By KALLEN FENSTER, age 9

Protesters demand fair access to affordable education in Pretoria, South Africa. PHOTO: Paul Saad/Flickr
Protesters demand fair access to affordable education in Pretoria, South Africa. PHOTO: Paul Saad/Flickr

South African student activists returned to class following weeks of protesting for South African President Jacob Zuma to stop raising fees at public universities. The president yielded to students’ demands, but the future of tuition fees remains unclear beyond 2016.

Public universities in South Africa proposed a fee raise of up to 11.5 percent to help improve schools and keep them up to standards. The biggest protest to this change in cost was in Pretoria, South Africa, where more than 10,000 students gathered. It was the largest student protest since 1976, when high school students in Soweto protested against Afrikaans instruction in schools.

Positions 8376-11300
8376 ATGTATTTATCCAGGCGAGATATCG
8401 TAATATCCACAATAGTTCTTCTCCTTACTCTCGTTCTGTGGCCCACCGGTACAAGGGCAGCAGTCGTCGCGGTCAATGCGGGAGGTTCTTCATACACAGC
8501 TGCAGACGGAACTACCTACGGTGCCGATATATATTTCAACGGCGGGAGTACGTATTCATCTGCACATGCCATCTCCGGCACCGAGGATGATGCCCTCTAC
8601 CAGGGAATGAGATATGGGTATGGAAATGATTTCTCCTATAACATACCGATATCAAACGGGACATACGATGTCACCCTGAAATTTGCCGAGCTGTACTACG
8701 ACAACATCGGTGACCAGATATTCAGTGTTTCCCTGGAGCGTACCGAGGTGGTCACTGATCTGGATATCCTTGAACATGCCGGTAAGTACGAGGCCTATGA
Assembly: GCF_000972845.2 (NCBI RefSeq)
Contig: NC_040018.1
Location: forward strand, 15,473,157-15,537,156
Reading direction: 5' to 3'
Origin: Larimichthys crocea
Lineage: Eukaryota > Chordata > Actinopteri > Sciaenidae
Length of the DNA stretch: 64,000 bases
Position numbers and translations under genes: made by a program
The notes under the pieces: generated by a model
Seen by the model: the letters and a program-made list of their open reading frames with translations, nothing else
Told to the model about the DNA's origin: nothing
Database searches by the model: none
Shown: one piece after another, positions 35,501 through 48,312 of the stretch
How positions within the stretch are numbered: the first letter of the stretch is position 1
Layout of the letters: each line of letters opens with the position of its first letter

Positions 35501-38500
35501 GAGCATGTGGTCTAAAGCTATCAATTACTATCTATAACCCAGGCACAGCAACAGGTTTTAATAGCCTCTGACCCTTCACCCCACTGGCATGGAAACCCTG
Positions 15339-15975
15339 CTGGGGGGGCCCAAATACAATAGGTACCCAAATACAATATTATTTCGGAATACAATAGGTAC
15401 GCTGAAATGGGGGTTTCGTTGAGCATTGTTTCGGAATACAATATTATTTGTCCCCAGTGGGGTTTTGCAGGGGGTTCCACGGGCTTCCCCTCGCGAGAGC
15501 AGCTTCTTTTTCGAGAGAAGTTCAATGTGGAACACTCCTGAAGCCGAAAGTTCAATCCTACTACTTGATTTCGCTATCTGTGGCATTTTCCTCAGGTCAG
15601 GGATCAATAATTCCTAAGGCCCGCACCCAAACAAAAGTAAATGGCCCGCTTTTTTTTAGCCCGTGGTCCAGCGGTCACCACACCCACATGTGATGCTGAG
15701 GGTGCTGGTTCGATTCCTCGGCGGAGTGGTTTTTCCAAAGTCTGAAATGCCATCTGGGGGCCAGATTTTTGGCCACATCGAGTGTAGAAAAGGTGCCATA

“People are struggling to pay for higher education in South Africa,” Thando Khumalo, 25, told the New York Times. Khumalo also said college has become a “commodity” that only the wealthier class can access.

Students demanded the president address them in public. Instead, he addressed the problem privately with other government leaders, where he decided to freeze the fee increases for 2016.

For the most part, protesters were peaceful. However, at least 30 students were arrested, including Max Price, the son of the University of Cape Town’s vice chancellor.